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Sources of lead

There are many sources of lead in our environment. Here are a few of the most common:

Aluminum cookware

High lead levels have been found in aluminum cookware brought to the United States from other countries. However, lead-containing aluminum cookware (such as pressure cookers, pots and pans) has also been found in cookware from local stores and online. This table of cookware that contains lead (975 KB) shows the aluminum cookware that our researchers have found to release lead above levels recommended by the Food and Drug Administration (FDA).

While the extent of this problem is not clear, we suggest avoiding inexpensive aluminum cookware, especially if does not come with detailed use and care instructions. Stainless steel cookware typically has no or very low lead levels and is a safer choice. Learn more about ways to reduce your exposure to lead in aluminum cookware (2.2 MB) in our infographic.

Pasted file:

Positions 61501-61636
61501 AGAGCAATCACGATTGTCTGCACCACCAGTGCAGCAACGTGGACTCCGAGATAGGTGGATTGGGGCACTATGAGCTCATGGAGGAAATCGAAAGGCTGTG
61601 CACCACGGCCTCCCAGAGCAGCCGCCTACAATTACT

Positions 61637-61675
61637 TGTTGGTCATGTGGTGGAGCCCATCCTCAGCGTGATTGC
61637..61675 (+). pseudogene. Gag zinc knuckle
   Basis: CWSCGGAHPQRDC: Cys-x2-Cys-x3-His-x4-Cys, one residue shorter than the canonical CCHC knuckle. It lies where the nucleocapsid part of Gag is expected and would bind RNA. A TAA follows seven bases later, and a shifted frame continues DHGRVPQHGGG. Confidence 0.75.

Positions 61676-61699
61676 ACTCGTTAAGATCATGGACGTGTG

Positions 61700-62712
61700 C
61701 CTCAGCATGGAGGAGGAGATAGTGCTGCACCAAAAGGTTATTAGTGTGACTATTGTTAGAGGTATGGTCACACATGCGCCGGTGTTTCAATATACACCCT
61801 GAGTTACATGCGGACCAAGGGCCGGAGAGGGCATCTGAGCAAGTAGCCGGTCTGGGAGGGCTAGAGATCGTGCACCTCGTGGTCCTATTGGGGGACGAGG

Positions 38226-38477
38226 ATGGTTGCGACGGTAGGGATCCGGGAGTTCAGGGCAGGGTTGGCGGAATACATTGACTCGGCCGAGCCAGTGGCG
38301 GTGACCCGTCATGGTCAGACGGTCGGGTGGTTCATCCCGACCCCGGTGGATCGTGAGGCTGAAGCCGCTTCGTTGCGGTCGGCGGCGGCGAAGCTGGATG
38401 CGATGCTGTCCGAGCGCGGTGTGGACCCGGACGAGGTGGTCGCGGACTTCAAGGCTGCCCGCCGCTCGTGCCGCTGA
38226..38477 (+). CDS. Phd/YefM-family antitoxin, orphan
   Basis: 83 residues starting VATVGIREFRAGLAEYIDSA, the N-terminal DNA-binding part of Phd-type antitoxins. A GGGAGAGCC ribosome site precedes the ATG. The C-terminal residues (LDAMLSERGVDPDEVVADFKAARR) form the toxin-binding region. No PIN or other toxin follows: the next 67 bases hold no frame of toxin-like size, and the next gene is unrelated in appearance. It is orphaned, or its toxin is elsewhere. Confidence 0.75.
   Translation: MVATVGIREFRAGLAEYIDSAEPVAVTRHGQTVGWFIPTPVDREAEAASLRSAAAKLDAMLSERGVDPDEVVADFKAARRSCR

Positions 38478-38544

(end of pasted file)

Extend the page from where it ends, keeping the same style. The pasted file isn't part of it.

If you are unable to replace aluminum cookpots or pressure cookers, try these no-cost or low-cost solutions to reduce lead exposure:


  • Wash cookware with warm water, a delicate scrubber, and mild soap. Rinse thoroughly and dry immediately to avoid corrosion.
  • Never use steel wool or abrasive or corrosive cleaners on aluminum cookpots or pressure cookers.
  • Avoid using the dishwasher for aluminum cookware as some dishwasher detergents can be harsh, especially when used with very hot water.


  • Avoid cooking very acidic foods like vinegar and tomatoes in aluminum cookware. Acidic solutions significantly increase the amount of lead released from the cookware.
  • When cooking with aluminum pots or pressure cookers, use wooden or silicone utensils. Using metal utensils can damage the cookware’s surface.
  • Only cook on low or medium heat. Aluminum conducts heat efficiently, so there is no need to cook on high heat. Cooking on high heat increases the amount of lead released into the food.